Colleen Hoover is like the Stephen King of romance novels.
That’s not to say her writing is twisted and terrifying, but rather that she produces her books quickly. She has already published 11 novels—seven of which have been on the New York Times bestselling novels list—and all this by the age of 35.
Hoover has a good track record with manipulating the reader’s emotions, and I was ready when I went to the store to pick up November 9, her latest novel, which was released on Nov. 10.
After only a few pages, there is already a lot for the reader to take in. We meet Fallon, an 18-year old would-be actress, and her dirtbag of a father when the two are having lunch for the first time a while.
From the start, the reader does not like Fallon’s father. Truth is, there is not really much to like.
Fallon is moving from Los Angeles to New York, and she tells her dad the day of the move. While most parents would be upset, her father only wants to talk about himself, which further proves his arrogant and narcissistic demeanor to the reader.
Not to mention this meeting takes place on Nov. 9, the two-year anniversary of Fallon’s accident.
We quickly learn that Fallon was 16 when her father’s house caught fire and he forgot she had been staying there. After undergoing intensive care and rehab, Fallon recovered physically, but was left mentally reeling after loosing everything she truly cared about.
She was an actress at the time, but was quickly fired after the burns on the left side of her body turned into scars.
After we get a little backstory, we finally get to meet Benton James Kessler.
Ben is not your typical dreamy book boyfriend. In fact, when Fallon meets him, his hair is as messy as can be and he has a mustard stain on his shirt.
Ben is siting a few tables over from Fallon and her dad in this scene. After overhearing their conversation, Ben begins to get angry. Eventually he loses all rational thought and does what any disheveled boy would do.
He slides right out of his booth, plops down next to Fallon, and introduces himself as her boyfriend.
Most girls would be extremely confused, but when Fallon sees how much her dad immediately seems to despise Ben, she decides to play along.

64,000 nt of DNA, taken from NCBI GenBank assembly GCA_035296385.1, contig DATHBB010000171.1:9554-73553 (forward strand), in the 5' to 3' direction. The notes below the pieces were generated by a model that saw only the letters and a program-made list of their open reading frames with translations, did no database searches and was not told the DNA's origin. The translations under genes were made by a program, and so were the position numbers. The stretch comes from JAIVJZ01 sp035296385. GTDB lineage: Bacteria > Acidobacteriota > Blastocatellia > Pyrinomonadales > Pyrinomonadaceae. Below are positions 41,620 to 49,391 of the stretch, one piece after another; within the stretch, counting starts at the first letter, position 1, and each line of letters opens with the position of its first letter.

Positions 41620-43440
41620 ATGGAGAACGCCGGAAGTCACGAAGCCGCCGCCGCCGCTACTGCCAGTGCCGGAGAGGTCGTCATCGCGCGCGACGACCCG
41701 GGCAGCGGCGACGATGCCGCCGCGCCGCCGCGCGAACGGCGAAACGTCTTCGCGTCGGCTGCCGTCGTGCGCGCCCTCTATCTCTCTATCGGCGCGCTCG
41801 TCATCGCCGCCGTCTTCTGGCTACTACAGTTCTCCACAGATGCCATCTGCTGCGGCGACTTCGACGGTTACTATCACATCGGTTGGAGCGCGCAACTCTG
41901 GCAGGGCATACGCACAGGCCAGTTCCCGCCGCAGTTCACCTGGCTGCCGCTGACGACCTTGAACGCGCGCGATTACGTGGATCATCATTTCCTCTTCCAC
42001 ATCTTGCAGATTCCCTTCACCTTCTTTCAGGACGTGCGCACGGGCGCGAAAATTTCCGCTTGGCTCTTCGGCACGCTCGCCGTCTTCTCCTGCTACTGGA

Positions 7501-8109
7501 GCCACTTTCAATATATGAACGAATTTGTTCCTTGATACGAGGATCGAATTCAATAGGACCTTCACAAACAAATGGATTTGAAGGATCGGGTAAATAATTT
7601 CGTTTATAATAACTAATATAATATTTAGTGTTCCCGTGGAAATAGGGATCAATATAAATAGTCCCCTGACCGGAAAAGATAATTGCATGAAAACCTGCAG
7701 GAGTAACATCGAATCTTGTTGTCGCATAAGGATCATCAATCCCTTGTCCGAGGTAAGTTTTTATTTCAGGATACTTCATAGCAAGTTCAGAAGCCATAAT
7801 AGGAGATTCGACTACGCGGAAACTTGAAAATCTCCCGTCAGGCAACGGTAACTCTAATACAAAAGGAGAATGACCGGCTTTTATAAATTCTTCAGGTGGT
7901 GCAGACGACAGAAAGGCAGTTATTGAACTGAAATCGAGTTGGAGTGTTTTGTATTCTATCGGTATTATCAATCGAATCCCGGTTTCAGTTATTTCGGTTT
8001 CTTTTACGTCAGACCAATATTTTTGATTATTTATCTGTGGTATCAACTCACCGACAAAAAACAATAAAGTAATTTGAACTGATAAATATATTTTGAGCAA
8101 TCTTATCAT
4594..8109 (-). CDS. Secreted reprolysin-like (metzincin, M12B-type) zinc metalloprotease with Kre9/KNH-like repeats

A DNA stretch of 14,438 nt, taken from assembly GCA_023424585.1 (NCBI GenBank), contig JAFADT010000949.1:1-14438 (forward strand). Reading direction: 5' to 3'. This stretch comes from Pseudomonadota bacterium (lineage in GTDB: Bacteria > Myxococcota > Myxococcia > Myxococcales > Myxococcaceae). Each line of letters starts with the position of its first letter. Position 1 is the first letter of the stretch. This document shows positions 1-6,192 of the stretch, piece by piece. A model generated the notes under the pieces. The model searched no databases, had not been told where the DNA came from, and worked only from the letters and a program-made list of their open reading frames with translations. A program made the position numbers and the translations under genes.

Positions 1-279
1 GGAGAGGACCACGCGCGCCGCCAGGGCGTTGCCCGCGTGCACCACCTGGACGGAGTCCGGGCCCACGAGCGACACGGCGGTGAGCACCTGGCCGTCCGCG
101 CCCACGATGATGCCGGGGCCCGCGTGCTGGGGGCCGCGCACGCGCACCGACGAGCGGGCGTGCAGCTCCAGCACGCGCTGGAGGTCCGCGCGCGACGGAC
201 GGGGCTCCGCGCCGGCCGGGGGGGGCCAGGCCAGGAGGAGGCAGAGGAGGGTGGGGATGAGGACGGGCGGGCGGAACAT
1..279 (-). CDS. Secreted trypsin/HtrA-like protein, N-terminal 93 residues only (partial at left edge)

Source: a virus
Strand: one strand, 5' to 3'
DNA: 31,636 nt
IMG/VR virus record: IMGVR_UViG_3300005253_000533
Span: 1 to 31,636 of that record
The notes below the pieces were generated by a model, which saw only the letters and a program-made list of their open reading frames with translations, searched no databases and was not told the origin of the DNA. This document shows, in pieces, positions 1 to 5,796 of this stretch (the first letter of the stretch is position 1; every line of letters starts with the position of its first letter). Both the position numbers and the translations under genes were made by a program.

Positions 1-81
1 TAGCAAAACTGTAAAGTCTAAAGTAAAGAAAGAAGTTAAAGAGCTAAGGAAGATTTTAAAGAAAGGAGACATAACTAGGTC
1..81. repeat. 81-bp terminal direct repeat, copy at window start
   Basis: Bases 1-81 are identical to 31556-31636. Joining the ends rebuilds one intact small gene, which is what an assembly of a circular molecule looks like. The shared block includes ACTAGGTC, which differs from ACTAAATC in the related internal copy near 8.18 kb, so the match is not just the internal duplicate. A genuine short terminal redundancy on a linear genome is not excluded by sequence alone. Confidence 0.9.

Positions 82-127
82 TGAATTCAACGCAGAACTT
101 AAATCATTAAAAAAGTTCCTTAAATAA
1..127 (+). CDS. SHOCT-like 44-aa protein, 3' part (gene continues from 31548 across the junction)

They both play the part so well that they end up hanging out for the rest of the day, even though Fallon is still moving to New York.
Her flight is that very night and she even lets Ben drive her to the airport.
Instead of just saying goodbye and moving on with their lives, the two decide to travel to each other once a year. The same day every year they will see each other, but other than that they will not have any contact.
Ben is a writer and Fallon wants to be his inspiration for a love story. As she leaves for her flight, Fallon decides that Ben’s job is to spend the remainder of the year writing about the day they spend together.
I wish I could say the novel is as happy as I am making it out to be, but Hoover is the queen of creating heart-wrenching plot twists.
Things happen and the meetings between Ben and Fallon each year are constantly changing.
Although the ending is resolved and gives the reader plenty of detail, leaving Ben and Fallon behind is hard to do.
Hoover flawlessly experiments with the idea of soulmates and true love. Even though Ben and Fallon’s situation is not likely to be a reality for most people, Hoover’s writing still allows for the reader to feel legitimate emotions for each character.
It’s hard not to fall in love with the idea of love, which is one of the main ideas Hoover wanted to get across.
She took my heart and crushed it, but in the best way possible.
November 9 easily reaches a 4 out of 5.